The method language has been chosen to aid memory of the argument order. A user has a role "foo",
so the role string immediately follows has_role. Similarly, a model accepts a role "foo", so
the role string immediately follows accepts_role. Then we append the scope.

Sometimes the user-like object might be an authorizable object as well, for example, when you
allow 'friend' roles for users. In this case, the user-like object can be declared to be
<tt>acts_as_authorizable</tt> as well as <tt>acts_as_authorized_user</tt>.

Role queries follow the same pattern as the setting of roles:

    user.has_role? 'moderator'
    user.has_role? 'moderator', group
    user.has_role? 'member', Group

    a_model.accepts_role? 'moderator', user
    Model.accepts_role? 'moderator', user

When a user is queried without specifying either a model class or object, it returns true if the
user has *any* matching role. For example, <tt>user.has_role? 'moderator'</tt> returns true if
the user is 'moderator' of a class, a model object, or just a generic 'moderator'.
Note that if you say <tt>user.has_role 'moderator'</tt>, the user does not become 'moderator'
for all classes and model objects; the user simply has a generic role 'moderator'.

==== Dynamic methods through the Identity mixin

The Object Roles Table version includes some dynamic methods that use the roles table.
For example, if you have roles like "eligible", "moderator", and "owner", you'll be able to
use the following:

  user.is_eligible_for_what   --> returns array of authorizable objects for which user has role "eligible"
  user.is_moderator_of? group --> returns true/false
  user.is_moderator_of group  --> sets user to have role "moderator" for object group.
  user.is_administrator       --> sets user to have role "administrator" not really tied to any object.

Models get has_* methods:

  group.has_moderators  --> returns array of users with role "moderator" on that group
  group.has_moderators? --> returns true/false

Allowed prepositions are optional in the above dynamic methods. They are simply syntactic sugar.
For example, the following are equivalent:

  user.is_member_of group
  user.is_member_for group
  user.is_member group

Allowed prepositions are required in the authorization expressions because they are used to distinguish
"role" and "role of :model" and "role of Model".

If you prefer not to pollute your namespace with these dynamic methods, do not include the
Identity module in <tt>object_roles_table.rb</tt>.

=== Pattern of use

We expect the application to provide the following methods:

==== #current_user
Returns some user object, like an instance of my favorite class, <tt>UserFromMars</tt>.
A <tt>user</tt> object, from the Authorization viewpoint, is simply an object that
provides a <tt>has_role?</tt> method.

Note that duck typing means we don't care what else the <tt>UserFromMars</tt> might be doing.
We only care that we can get an id from whatever it is, and we can check if a given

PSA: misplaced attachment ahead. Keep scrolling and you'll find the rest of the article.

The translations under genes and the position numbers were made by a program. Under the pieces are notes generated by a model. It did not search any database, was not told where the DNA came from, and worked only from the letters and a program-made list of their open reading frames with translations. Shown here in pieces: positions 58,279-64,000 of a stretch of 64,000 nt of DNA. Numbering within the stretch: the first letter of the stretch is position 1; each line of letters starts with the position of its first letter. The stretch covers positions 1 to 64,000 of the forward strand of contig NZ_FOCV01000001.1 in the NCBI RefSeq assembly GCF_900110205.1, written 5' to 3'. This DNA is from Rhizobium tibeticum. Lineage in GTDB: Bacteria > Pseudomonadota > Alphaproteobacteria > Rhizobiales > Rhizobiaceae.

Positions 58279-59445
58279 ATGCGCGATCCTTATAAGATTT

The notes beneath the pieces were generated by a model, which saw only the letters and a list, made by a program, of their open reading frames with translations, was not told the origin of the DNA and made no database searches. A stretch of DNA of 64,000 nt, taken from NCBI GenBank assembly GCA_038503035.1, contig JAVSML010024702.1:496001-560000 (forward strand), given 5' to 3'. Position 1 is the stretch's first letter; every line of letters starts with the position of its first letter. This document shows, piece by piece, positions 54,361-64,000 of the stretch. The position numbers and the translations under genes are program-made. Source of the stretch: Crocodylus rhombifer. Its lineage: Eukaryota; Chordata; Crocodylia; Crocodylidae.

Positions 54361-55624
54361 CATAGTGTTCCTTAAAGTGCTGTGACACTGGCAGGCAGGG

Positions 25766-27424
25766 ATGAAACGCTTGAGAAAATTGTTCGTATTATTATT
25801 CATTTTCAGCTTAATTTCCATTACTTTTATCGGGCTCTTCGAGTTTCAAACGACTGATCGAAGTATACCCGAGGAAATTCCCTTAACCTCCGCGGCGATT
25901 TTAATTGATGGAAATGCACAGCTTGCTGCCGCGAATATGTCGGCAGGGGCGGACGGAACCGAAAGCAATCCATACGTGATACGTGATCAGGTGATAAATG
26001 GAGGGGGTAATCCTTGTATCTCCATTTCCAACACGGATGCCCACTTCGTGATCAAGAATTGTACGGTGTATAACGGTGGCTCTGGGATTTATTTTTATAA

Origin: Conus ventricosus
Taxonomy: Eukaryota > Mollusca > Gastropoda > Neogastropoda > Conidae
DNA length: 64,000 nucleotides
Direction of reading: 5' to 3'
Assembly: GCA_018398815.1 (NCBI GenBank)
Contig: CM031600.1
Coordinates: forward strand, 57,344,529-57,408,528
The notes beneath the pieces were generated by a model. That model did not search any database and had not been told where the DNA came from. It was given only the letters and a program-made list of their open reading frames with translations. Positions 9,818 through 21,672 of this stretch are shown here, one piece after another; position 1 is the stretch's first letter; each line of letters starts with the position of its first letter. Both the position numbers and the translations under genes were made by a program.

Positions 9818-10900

role string is associated with it. By using <tt>acts_as_authorized_user</tt>, we inject what
we need into the user object.

If you use an authorization expression "admin of :foo", we check permission by
asking <tt>foo</tt> if it <tt>accepts_role?('admin', user)</tt>. So for each model that is used in an
expression, we assume that it provides the <tt>accepts_role?(role, user)</tt> method.

Note that <tt>user</tt> can be <tt>nil</tt> if <tt>:allow_guests => true</tt>.

==== #store_return_location (optional)

This method will be called if authorization fails and the user is about to be redirected to
the login action. This allows the application to return to the desired page after login.
If the application doesn't provide this method, the method will not be called.

The name of the method for storing a location can be modified by changing the constant
STORE_LOCATION_METHOD in environment.rb. Also, the default login page is defined by the
constant DEFAULT_REDIRECTION_HASH in authorization.rb and can be overriden in your environment.rb.

=== Conventions

Roles specified without the "of model" designation:

1. We see if there is a <tt>current_user</tt> method available that will return a user object. This method can be overridden with the <tt>:user</tt> hash.
2. Once a user object is determined, we pass the role to <tt>user.has_role?</tt> and expect a true return value if the user has the given role.

Roles specified with "of model" designation:

1. We attempt to query an object in the options hash that has a matching key. Example: <tt>permit "knight for justice", :justice => @abstract_idea</tt>
2. If there is no object with a matching key, we see if there's a matching instance variable. Example: @meeting defined before we use <tt>permit "moderator of meeting"</tt>
3. Once the model object is determined, we pass the role and user (determined in the manner above) to <tt>model.accepts_role?</tt>

=== More information

Information on this plugin and other development can be found at